At first glance, Steemit looks a little like Reddit, the wildly popular internet community site where users vote posts to prominence on the site’s front page. Posts, accompanied by illustrative images, are authored by various users, and you can click on them to read more, or vote them up or down.

But there’s something unfamiliar about Steemit: each post has a price tag, which represents Steem tokens the post’s creator stands to earn for creating a popular post.

Underlying Steemit and similar social media sites are cryptocurrencies, commonly called tokens, which are tracked on a shared ledger, usually a blockchain. Contributors to a site can be rewarded with tokens, encouraging the creation of high quality content that gets upvoted by other users. Upvotes and downvotes are rewarded as well—the system creates new currency to reward people who participate in the life of the site.

But tokens aren’t just a measure of how successful posts are at attracting attention—they’re often a source of governing power. A Steemit user can earn Steem Power either by posting and voting on content, or by donating computing power to the system, analogous to participating as a “miner” in the Bitcoin system. Upvotes from a user with a lot of Steem Power matter more than upvotes from a less powerful user. And users with lots of Steem Power can sway how the system fundamentally works, including approving changes to the code for the Steem blockchain… which can lead to some very strange situations, as we’ll explore below.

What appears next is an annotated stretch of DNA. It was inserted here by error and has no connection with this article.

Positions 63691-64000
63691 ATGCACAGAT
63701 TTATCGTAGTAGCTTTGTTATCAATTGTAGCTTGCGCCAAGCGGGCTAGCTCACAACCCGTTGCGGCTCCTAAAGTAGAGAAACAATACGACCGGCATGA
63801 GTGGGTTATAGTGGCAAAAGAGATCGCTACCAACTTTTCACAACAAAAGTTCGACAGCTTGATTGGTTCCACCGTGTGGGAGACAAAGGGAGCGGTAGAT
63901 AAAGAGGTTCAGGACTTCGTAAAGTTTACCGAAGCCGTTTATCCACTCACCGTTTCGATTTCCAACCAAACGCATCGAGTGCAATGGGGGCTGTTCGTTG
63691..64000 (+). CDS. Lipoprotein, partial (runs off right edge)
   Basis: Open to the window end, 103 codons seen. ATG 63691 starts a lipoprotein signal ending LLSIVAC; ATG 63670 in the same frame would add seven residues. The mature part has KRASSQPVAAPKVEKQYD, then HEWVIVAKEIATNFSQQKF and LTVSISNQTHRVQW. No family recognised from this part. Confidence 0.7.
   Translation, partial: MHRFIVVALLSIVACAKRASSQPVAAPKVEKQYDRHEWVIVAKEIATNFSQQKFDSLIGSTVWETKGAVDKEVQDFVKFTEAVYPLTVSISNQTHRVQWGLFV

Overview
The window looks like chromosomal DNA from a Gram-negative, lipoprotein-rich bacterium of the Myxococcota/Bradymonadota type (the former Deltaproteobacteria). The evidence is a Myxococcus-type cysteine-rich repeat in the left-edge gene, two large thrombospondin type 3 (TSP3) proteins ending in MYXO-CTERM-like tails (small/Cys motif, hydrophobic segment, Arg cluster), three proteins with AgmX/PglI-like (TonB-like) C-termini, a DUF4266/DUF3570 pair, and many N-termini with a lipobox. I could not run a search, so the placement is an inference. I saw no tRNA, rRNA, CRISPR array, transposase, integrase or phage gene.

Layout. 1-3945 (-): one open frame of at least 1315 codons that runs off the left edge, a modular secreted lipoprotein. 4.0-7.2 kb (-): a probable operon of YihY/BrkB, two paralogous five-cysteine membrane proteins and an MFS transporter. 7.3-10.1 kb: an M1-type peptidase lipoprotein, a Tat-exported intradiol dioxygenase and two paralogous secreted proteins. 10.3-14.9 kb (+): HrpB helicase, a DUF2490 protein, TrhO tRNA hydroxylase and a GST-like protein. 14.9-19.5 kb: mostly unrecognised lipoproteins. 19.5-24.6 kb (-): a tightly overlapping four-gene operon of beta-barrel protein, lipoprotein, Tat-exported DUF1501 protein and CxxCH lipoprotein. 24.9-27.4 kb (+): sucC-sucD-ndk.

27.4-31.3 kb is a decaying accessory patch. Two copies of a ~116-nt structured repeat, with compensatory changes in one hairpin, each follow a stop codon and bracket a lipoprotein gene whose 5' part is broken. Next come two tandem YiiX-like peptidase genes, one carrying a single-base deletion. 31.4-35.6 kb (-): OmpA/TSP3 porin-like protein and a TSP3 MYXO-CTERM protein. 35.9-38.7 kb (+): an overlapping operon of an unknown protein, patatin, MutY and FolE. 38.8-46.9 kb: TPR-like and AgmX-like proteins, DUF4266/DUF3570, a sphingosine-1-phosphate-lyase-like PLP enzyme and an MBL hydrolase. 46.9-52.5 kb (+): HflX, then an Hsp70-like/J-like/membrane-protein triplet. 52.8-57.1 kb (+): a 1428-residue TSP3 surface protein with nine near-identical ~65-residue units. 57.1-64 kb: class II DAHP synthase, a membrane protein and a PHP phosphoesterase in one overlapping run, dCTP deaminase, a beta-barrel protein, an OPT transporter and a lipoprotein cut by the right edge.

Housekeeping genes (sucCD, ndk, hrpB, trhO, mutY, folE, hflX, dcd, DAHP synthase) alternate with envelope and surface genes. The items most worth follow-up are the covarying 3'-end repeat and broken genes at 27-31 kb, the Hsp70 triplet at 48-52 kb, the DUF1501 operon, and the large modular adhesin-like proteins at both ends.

Steemit is an example of a social media platform that’s engaged in cryptocurrency/blockchain capitalism, which we’re going to call “crypto logic” for short. There are other platforms that work like Steemit. DTube is a clone of YouTube where users are rewarded for their participation with a token called DTube Coin. Minds combines Facebook and Twitter features with rewards for participation and a Patreon-like subscription service that allows users to support their favorite creators … many of whom are right-wing extremists. These platforms have different technical affordances and norms, but are united by a particular set of design decisions. Some of the key elements: